It’s no secret that companies are consistently increasing the amount of intel they collect on Internet users in order to target ads effectively, but have you ever wondered what that information is valued at? One user, who’s been unashamedly hiding from advertisers by using blockers, has decided to calculate just how much money giving up his privacy could make him.
Writer and software engineer David Auerbach posted an open letter on Slate on Tuesday addressed to the “Lords of Internet Commerce”—Facebook, LinkedIn and Foursquare. There, he comically creates algorithms that allow him to measure how much these companies should pay him for his work history, popular likes, political views, whereabouts and DNA. Auerbach explains his method, thoroughly and glibly:
I calculated starting bids for each category of my information based on market capitalizations of leading companies who hold that type of information (i) on millions of consumers. I have divided market cap (MC) by the respective company’s number of consumer profiles (P), then applied two multipliers:
1) Desirable demographic multiplier (D): 4x. In the words of Homer Simpson, “I’m a white male, age 18 to 49. Everyone listens to me, no matter how dumb my suggestions are.” And those opinions can be awfully dumb indeed if, thanks to an unprecedented 34 years of growing inequality and wage stagnation, your household income is over double the national average.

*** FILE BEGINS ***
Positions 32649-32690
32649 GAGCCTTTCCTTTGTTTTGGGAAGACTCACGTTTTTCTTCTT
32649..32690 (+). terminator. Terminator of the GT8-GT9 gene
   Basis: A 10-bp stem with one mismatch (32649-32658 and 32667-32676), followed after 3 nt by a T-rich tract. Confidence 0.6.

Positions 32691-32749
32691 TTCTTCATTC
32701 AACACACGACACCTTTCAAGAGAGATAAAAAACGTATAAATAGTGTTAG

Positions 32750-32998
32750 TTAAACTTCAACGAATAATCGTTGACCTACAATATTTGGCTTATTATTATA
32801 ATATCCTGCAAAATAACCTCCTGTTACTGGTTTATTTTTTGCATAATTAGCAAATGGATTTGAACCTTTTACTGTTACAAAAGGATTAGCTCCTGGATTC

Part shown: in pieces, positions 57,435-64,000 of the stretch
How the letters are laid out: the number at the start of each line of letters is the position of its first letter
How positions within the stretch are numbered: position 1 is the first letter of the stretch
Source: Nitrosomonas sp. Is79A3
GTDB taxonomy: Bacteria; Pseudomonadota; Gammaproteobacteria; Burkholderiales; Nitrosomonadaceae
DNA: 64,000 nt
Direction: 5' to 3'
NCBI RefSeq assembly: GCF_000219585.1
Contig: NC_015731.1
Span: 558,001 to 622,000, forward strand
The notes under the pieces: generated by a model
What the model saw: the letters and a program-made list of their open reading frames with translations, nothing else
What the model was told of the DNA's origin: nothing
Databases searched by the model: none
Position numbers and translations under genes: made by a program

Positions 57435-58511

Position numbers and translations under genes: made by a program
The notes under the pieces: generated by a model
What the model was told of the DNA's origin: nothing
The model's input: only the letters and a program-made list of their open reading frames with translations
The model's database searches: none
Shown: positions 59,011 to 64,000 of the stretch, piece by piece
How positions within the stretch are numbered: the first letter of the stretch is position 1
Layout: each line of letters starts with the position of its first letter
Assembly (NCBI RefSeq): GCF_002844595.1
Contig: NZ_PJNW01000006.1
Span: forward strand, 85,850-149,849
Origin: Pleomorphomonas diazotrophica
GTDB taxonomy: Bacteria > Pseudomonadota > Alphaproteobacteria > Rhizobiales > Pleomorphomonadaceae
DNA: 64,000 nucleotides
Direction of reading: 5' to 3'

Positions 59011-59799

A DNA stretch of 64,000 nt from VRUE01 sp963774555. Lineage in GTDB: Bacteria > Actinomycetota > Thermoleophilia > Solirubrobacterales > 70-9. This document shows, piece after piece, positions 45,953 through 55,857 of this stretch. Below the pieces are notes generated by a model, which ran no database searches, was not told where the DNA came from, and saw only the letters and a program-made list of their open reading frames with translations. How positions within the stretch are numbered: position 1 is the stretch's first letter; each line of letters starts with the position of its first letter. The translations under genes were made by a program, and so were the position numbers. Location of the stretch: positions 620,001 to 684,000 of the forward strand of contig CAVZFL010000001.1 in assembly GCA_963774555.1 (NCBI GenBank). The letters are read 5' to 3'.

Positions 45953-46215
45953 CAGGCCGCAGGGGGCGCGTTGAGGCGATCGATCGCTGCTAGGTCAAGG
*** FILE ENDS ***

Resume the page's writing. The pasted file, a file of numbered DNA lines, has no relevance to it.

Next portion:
2) Psychographic multiplier (1/U): 5x. This information—which encompasses not just my gender, age, and income level but my personal tastes, values, and opinions—is far more specific and accurate than what most companies possess enabling far more unique identification and targeting. To hear your PR reps tell it, psychographic targeting is the key to the next advertising revolution, promising far better click-through rates. A 5x multiplier may seem generous, but to read the hype around psychographics, you get 5x as many click-throughs from even the most minimal demographic information. And remember: The more you buy, the more you know!
Remember: no refunds.
As the icing on top of the big data cake, the writer concludes by offering up his firstborn, claiming “You’ll eventually get all this information from this child anyway, so why shouldn’t I cash in on it now?”
—Posted by Natasha Hakimi
infocux Technologies (CC BY-NC 2.0)
The binary world of big data.